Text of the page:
Wednesday, November 15, 2006

Consequences II

While perusing the Wall Street Journal (subscription required) today, I found an article on page A2 by Mr. Alan Murray: Drug Makers’ Politics Produces a Bitter Pill. I almost skipped over it because of a Boeing article on the next page. I’m glad I didn’t. Welcome to another unintended Consequence from midterm elections 2006. I take the liberty of reprinting parts of it here:

Since election day, drug stocks have gotten clobbered. Pfizer, Wyeth, Eli Lilly and Novartis have tumbled 5% or more; GlaxoSmithKline, Merck and Johnson and Johnson are down 4% or more; and Bristol-Myers Squibb is down 3.5%.

Add it up, and you’ve got nearly $50 billion in market value wiped out by Democratic victories.

Holy crap! $50 billion dollars gone in a week. That is truly something. Part of the reason that this happened is that these pharmaceutical companies bet heavily on Republicans maintaining power. While I’m sure that they would have loved to spread the love around, the Democrats have come out as these firms' natural enemy.

The list of Democrats lobbing mortars at the drug firms is long and violent. Remember the Clinton Administration painting these firms as faceless, evil entities (all the while testing Viagra no doubt). Remember Hillary Health Care? Remember Al Gore talking about the little old lady who couldn’t afford to eat? Please.

The truth is that the only reason we have all of these great drugs is because the companies keep trying to solve problems. I don’t think that the average American realizes how much education a typical researcher has to have for this kind of work. I have a buddy who works for a drug company. He has 2 ph.Ds and is a Doctor of Veterinary Medicine on top on it. Does he make good money. Hell yes. Could I do his job? Not a chance!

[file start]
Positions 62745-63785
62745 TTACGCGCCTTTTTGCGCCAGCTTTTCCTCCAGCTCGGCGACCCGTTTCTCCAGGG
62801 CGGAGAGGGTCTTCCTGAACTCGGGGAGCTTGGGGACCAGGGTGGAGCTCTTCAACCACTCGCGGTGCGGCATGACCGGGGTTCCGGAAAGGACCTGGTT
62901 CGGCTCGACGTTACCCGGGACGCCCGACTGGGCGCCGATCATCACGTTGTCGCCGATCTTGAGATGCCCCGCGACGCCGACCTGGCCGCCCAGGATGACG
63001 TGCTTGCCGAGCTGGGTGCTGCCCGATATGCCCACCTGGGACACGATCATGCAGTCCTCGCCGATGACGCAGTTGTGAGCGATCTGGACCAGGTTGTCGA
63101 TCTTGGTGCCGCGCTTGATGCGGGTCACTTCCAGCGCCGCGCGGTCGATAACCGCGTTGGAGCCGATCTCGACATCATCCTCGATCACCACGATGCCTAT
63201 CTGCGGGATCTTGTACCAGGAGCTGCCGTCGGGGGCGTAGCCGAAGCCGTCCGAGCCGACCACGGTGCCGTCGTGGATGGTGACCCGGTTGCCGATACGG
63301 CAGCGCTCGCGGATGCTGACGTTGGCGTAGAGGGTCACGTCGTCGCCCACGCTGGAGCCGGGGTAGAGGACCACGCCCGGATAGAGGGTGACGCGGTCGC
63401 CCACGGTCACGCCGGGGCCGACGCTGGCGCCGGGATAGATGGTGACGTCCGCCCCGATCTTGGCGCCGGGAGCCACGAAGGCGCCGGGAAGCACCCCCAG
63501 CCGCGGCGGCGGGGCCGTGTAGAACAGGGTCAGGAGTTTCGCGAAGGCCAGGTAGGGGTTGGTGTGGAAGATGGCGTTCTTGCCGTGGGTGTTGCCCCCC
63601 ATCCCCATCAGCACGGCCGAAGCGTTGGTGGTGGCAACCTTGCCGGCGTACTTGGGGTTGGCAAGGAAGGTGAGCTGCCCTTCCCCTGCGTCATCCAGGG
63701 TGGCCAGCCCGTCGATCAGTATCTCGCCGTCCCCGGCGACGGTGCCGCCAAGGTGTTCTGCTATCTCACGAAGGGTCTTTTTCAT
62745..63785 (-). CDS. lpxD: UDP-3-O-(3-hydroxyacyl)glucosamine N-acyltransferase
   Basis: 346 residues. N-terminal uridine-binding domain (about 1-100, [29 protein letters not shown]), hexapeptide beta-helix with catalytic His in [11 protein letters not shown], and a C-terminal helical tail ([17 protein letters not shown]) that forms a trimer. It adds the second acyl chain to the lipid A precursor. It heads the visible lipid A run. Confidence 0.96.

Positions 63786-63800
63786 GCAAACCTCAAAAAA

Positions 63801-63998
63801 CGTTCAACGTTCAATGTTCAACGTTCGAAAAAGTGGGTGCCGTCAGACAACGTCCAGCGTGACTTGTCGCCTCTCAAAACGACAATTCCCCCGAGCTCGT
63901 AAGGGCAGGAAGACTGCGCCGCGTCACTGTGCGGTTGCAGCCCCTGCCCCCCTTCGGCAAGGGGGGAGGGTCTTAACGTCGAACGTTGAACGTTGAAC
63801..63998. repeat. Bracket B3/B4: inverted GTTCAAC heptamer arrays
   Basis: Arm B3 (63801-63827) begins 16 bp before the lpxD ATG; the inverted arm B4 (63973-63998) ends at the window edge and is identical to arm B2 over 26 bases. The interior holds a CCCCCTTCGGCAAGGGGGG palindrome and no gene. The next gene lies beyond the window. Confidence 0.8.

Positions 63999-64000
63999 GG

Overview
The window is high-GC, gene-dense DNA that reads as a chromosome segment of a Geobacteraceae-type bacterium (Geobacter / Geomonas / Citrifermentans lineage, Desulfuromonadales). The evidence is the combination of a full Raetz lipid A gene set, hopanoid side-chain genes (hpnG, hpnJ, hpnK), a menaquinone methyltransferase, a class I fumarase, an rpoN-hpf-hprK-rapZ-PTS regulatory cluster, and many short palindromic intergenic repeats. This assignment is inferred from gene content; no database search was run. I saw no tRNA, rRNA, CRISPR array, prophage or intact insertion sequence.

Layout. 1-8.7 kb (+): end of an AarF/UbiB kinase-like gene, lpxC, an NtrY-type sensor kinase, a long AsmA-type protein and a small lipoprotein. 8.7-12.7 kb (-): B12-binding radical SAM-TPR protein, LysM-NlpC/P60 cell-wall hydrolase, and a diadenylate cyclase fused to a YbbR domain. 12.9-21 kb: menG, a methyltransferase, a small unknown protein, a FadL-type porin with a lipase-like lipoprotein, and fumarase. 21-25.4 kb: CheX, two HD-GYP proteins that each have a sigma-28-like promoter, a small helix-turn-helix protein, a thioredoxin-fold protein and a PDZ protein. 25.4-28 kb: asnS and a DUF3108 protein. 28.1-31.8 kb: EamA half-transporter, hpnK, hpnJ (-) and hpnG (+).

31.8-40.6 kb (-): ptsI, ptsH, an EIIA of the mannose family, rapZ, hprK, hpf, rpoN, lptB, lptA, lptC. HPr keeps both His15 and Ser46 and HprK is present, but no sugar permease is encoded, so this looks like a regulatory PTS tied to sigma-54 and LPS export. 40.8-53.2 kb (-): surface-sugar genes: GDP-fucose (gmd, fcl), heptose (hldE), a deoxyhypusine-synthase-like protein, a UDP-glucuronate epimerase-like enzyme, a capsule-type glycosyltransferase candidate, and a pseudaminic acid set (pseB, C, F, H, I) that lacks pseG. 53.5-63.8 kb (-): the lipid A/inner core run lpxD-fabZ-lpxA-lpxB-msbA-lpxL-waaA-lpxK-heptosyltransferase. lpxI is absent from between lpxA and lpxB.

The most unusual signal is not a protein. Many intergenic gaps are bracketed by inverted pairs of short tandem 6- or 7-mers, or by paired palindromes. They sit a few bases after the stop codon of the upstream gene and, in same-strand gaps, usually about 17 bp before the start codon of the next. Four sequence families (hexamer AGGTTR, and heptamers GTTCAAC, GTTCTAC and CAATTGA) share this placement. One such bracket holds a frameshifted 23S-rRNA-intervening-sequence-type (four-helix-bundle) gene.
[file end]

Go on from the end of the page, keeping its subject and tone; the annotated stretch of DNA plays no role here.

But thanks to him and his team, we have a somewhat larger variety of drugs that are helpful and safe. Safe is really key. Clearly we don’t want these drugs to be unsafe. In fact, the FDA has grown exponentially over the years. Regulations have grown even faster. Thanks to PETA and their leftist sympathizers, animal testing is really gone. Hey, I’m all about some humane treatment, but you can’t demand that companies don’t cut corners on one hand and then demand that they lower prices on the other (under threat of legislation). But I digress…

$50 billion dollars of capital have magically disappeared. Most of us have holdings in these companies in our IRAs and 401(k)s. The American people just voted money out of their own pockets… and it had nothing to do with taxes at all. I’d call that an unintended consequence.